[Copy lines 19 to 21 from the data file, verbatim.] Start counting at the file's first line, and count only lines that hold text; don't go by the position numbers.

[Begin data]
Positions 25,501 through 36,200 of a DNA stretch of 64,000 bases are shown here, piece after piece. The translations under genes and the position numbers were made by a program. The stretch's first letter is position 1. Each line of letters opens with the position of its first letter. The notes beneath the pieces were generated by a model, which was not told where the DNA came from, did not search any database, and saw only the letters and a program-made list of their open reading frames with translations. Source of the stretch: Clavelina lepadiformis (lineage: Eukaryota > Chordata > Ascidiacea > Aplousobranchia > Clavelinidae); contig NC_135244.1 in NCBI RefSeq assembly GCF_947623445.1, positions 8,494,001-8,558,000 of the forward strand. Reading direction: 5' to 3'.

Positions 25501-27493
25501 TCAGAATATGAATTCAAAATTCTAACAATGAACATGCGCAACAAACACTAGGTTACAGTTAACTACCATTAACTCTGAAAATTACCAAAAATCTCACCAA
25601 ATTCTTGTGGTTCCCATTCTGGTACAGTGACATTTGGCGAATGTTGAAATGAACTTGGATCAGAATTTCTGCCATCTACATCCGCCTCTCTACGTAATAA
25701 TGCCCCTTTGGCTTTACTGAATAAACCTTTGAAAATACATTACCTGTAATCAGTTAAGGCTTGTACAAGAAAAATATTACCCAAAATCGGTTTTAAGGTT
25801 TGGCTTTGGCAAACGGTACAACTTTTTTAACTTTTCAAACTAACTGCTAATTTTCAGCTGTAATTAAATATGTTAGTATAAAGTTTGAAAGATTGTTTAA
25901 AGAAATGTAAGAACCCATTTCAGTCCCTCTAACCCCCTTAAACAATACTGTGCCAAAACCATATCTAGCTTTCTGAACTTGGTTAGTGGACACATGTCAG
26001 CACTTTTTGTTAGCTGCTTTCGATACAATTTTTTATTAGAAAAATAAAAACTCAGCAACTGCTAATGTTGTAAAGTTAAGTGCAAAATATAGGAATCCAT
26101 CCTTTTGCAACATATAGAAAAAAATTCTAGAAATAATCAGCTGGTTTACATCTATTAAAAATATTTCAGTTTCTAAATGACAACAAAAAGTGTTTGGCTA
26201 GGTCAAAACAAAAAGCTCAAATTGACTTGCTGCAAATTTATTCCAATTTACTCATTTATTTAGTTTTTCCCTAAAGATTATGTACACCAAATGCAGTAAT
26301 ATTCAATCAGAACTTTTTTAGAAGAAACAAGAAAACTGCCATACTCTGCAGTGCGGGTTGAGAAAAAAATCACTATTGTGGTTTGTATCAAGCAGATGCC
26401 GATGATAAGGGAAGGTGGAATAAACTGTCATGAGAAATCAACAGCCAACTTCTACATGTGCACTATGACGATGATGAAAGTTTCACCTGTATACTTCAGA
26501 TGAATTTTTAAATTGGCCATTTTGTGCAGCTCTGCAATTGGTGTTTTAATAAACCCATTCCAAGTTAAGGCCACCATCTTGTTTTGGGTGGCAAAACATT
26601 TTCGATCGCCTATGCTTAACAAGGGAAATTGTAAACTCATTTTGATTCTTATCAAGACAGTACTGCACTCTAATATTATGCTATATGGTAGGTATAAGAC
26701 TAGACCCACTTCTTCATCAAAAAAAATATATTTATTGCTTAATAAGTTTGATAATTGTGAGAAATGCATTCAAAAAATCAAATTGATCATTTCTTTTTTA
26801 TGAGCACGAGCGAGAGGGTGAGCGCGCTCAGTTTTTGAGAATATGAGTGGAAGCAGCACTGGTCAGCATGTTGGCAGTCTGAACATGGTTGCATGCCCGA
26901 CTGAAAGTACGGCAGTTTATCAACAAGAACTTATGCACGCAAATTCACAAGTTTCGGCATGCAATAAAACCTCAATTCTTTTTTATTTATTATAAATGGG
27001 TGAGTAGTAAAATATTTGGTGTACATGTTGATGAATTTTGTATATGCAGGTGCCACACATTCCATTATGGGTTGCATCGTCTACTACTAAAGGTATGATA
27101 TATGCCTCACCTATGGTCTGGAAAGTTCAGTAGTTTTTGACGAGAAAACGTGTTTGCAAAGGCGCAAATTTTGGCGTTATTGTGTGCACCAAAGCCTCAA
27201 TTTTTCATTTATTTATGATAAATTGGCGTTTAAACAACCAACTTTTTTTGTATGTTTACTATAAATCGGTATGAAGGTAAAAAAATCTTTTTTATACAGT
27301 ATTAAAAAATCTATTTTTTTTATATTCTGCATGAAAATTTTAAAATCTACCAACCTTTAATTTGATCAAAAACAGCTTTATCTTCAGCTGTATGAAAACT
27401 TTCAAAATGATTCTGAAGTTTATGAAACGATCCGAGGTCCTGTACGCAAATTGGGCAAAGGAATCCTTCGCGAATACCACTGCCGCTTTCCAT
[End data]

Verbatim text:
27101 TATGCCTCACCTATGGTCTGGAAAGTTCAGTAGTTTTTGACGAGAAAACGTGTTTGCAAAGGCGCAAATTTTGGCGTTATTGTGTGCACCAAAGCCTCAA
27201 TTTTTCATTTATTTATGATAAATTGGCGTTTAAACAACCAACTTTTTTTGTATGTTTACTATAAATCGGTATGAAGGTAAAAAAATCTTTTTTATACAGT
27301 ATTAAAAAATCTATTTTTTTTATATTCTGCATGAAAATTTTAAAATCTACCAACCTTTAATTTGATCAAAAACAGCTTTATCTTCAGCTGTATGAAAACT